MURGA v. UNITED PROPERTY & CAS. INS. CO.No. 3D05-2295.

941 So.2d 482 (2006)

Alain MURGA, Individually and on behalf of all other similarly situated Plaintiffs, Appellant,
v.
UNITED PROPERTY & CASUALTY INSURANCE COMPANY, Appellee.

District Court of Appeal of Florida, Third District.
November 1, 2006.
Mary E. Kestenbaum and David J. Pettinato, Tampa, for appellant.
James C. Kelley, Miami, for appellee.
Before WELLS, CORTIÑAS, and LAGOA, JJ.

WELLS, Judge.

Alain Murga appeals from an order dismissing his class action complaint against insurer United Property & Casualty Insurance Company. Rule 1.220 of the Florida Rules of Civil Procedure governing pleadings in class action cases requires the plaintiff to allege the existence of a class; to define the alleged class; to specify the approximate number of class members; and to "demonstrate that the four prerequisites specified in rule 1.220(a) are satisfied and that the action meets the criteria for one of the three types of class actions defined in rule 1.220(b)." Bobinger v. Deltona Corp., 563 So.2d 739, 742 (Fla. 2d DCA 1990). Murga's complaint demonstrates that his claim cannot satisfy the criteria of any of the three types of actions defined in Rule 1.220(b). Because amendment in this case would be futile, the action was properly dismissed. See Kay's Custom Drapes, Inc. v. Garrote, 920 So.2d 1168, 1171 (Fla. 3d DCA 2006)(quoting Kimball v. Publix Super Mkts., Inc., 901 So.2d 293, 296 (Fla. 2d DCA 2005), observing that "[r]efusal to allow an amendment is an abuse of the trial court's discretion `unless it clearly appears . . . amendment would be futile.' State Farm Fire & Cas. Co. v. Fleet Fin. Corp., 724 So.2d 1218, 1219 (Fla. 5th DCA 1998)."); Carter v. Ferrell, 666 So.2d 556, 557 (Fla. 2d DCA 1995)(observing that "refusal to allow an amendment constitutes an abuse of discretion unless it clearly appears that . . . amendment would be futile").

Accordingly, the order under review is affirmed.

LAGOA, J., concurs.

CORTIÑAS, Judge (dissenting).

I respectfully dissent. This is an appeal from an order granting a motion to dismiss the class action complaint. The trial court's order does not explain or detail the judge's grounds for dismissal.

Assuming, as the majority does, that the trial court dismissed the complaint for failure to meet the Rule 1.220 criteria applicable to class actions, the order doing so is completely defective.1 Rule 1.220(d)(1) of the Florida Rules of Civil Procedure requires that the court conduct a hearing "as soon as practicable after service of any pleading alleging the existence of a class." Fla. R. Civ. P. 1.220(d)(1). After holding a hearing, the trial court "shall enter an order determining whether the claim or defense is maintainable" as a class action. Id. Rule 1.220(d)(1) further requires that "[i]rrespective of whether the court determines that the claim or defense is maintainable on behalf of a class, the order shall separately state the findings of fact and conclusions of law upon which the determination is based." Fla. R. Civ. P. 1.220(d)(1)(emphasis added); see also Fla. Dep't of Agric. & Consumer Servs. v. City of Pompano Beach, 829 So.2d 928, 930 (Fla. 4th DCA 2002)("Rule 1.220(d) requires the court to conduct a hearing and enter an order determining whether the claim is maintainable on behalf of a class, stating its findings as to the requirements of Rule 1.220(a) and (b).").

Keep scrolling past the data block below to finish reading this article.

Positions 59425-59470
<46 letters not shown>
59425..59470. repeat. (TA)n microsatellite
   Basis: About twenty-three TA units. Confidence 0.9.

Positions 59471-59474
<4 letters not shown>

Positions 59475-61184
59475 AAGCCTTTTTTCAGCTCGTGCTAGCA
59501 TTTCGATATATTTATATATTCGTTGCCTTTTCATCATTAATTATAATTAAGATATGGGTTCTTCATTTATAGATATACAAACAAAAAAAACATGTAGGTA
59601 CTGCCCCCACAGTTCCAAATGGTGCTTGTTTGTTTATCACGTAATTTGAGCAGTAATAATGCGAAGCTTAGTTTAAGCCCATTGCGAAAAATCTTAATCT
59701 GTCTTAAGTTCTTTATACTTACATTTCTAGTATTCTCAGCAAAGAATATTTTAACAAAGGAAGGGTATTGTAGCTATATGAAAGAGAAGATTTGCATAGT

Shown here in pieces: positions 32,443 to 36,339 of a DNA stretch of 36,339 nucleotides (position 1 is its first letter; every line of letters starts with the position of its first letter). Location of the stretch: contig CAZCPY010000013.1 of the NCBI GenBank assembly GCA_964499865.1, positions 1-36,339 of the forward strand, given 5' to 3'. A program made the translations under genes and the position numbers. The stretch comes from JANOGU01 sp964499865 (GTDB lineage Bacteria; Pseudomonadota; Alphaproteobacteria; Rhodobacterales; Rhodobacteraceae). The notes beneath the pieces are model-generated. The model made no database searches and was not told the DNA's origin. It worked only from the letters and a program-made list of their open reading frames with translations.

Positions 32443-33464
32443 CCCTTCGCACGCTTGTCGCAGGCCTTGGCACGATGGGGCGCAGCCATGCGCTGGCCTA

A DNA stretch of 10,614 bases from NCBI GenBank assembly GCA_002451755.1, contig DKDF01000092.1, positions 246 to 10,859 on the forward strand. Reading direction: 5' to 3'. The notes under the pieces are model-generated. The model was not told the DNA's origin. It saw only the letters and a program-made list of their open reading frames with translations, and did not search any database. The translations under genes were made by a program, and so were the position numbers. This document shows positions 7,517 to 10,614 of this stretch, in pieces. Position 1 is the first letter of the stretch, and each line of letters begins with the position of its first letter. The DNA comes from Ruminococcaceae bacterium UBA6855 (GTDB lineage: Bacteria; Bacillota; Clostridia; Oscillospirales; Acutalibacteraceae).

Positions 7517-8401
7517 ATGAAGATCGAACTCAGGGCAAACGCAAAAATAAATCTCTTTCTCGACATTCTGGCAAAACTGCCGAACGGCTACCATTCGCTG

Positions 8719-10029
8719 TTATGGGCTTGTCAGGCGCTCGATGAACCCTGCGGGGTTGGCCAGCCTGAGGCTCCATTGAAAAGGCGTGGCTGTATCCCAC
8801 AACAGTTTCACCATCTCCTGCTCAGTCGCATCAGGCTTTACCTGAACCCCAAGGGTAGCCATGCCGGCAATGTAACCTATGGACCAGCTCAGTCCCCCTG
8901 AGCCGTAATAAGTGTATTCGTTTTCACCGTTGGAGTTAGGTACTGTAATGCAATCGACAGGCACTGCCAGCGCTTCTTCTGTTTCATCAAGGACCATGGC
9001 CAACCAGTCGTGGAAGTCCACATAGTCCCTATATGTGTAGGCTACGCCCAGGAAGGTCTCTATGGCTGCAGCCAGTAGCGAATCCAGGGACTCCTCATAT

Here, the trial court's order does not contain a single finding of fact or any conclusion of law. In fact, the trial court's order does not even cite to the rule under which dismissal is being granted. On its face, the trial court's order is completely defective and, as such, cannot be affirmed.

In my opinion, the majority puts the proverbial cart before the horse in conducting what is essentially a de novo review of the propriety of appellant's class action allegations without any indication that the allegations were properly considered and ruled upon by the trial court. Such a review is entirely inconsistent with the applicable standard of review for appeals of trial court decisions on class certification. United Auto. Ins. Co. v. Diagnostics of S. Fla., Inc., 921 So.2d 23, 25 (Fla. 3d DCA 2006)(stating that a trial court's order certifying a class is reviewed for abuse of discretion) (citations omitted). An abuse of discretion review, which is required in this case, does not and can not entail performing the functions of a trial court. As an appellate court, we cannot review the propriety of the trial court's order without any indication, as required by Rule 1.220(d)(1), of the grounds on which it is based. I would reverse the order of dismissal and remand this case to the trial court for consideration of appellant's class action allegations.

FootNotes


1. There is nothing to indicate that the trial court's dismissal of the complaint was based on Rule 1.140, which applies to dismissals for failure to state a cause of action. Cf. Slade v. Federated Nat'l Ins. Co., 904 So.2d 623, 624 (Fla. 4th DCA 2005)(holding that an order granting a motion to dismiss class action allegations on the grounds that they are not sufficient to maintain a class action is implicitly a Rule 1.140(b)(6) motion, not a denial of class certification, and therefore is not appealable as a non-final order); see also Fla. Dep't of Agric. & Consumer Servs. v. City of Pompano Beach, 829 So.2d 928, 930 (Fla. 4th DCA 2002)(recognizing a difference between motions to dismiss for failure to state a cause of action under Rule 1.140 and motions to deny class certification under Rule 1.220).

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